How can space be cleaned up? The US Space Force is on the hunt for innovations

·2-min read
Space contains about 331.03 million pieces of junk of all sizes, according to the European Space Agency (ESA).

The US Space Force is expanding its program to fund innovations for space cleanup. The US military's space branch is looking for private companies to work with universities in order to develop the best solutions to clean up space.

The latest episode of Russia's anti-satellite missile tests, carried out on Monday, November 15, created debris in space and ultimately for the planet. It was a reminder of how dangerous such debris can be for space exploration and how much of this type of garbage litters space. The need to develop concrete actions and initiatives for capturing space junk has become more pressing than ever.

The US Space Force is looking to tackle the problem of space pollution head on. Two days after the anti-satellite tests, on November 17, SpaceWERX (the name of the technology arm of the US Space Force) launched a call for proposals from companies for its new "Orbital Prime" funding program, started in early November. To participate, companies will have to team up with academic or non-profit institutions.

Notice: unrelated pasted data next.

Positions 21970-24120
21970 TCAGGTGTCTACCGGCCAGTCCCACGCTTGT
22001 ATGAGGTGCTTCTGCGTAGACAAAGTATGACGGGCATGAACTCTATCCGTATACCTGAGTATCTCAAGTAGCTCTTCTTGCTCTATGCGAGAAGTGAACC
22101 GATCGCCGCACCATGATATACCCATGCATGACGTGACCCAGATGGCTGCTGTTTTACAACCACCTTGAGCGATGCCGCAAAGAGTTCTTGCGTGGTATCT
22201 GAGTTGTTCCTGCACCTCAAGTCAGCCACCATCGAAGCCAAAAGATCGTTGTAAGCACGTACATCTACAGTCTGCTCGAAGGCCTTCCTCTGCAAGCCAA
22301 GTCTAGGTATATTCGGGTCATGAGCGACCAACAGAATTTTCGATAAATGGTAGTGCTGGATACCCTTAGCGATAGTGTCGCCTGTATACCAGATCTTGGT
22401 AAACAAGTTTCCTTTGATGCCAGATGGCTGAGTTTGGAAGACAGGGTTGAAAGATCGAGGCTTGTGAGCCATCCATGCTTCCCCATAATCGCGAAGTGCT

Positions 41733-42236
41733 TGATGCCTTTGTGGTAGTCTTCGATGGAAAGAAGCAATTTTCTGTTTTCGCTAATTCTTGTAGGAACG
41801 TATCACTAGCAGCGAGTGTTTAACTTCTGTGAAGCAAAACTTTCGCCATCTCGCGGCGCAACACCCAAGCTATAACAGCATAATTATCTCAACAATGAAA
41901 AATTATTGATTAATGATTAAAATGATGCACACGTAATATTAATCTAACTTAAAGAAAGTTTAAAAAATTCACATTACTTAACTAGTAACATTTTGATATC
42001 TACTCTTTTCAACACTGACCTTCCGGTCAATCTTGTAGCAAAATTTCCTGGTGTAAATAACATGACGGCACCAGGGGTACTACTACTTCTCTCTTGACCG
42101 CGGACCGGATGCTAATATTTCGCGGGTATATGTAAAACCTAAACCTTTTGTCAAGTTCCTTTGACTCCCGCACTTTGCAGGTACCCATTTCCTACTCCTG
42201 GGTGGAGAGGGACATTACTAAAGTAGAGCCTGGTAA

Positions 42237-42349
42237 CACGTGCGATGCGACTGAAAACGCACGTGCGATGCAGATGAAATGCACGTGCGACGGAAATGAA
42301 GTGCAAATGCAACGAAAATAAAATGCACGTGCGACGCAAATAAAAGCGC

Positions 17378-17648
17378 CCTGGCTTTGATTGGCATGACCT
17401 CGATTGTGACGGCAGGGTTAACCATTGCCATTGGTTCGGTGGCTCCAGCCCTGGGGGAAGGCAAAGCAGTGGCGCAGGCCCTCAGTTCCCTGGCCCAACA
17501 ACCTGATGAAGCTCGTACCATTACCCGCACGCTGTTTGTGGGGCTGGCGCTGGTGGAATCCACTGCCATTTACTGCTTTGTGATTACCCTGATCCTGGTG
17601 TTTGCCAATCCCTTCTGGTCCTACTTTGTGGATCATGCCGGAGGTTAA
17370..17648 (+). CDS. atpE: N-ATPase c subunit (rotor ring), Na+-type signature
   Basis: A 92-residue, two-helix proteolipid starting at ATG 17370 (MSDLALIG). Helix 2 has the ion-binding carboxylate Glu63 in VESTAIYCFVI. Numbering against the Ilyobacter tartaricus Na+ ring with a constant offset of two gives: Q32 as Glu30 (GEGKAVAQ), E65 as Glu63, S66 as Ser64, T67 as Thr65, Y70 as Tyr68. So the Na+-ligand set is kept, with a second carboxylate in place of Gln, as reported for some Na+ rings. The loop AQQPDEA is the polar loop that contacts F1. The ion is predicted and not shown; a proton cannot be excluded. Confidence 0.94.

As SpaceWERX explains, Orbital Prime aims to establish innovation research contracts to energize "the on-orbit servicing, assembly and manufacturing market" using "active debris remediation." That is, filling the gaps in space debris recovery.

The first contracts for this program, worth $250.00 each, are expected to be awarded in early 2022.

Earlier this month, on November 12, the UN and France's CNES (national center for space studies) announced the "Net Zero Space" initiative at the Paris Peace Forum, along with other actors. The goal: to achieve a "sustainable use of outer space" by 2030, outlines the website of the Paris Peace Forum. The appeal warns of the danger of space debris, outlining that it is "critical to ensure the sustainable development of both public and private space activities, to protect the integrity of existing and future objects in orbit, and to maintain equitable access to outer space for all."

Louis Bolla

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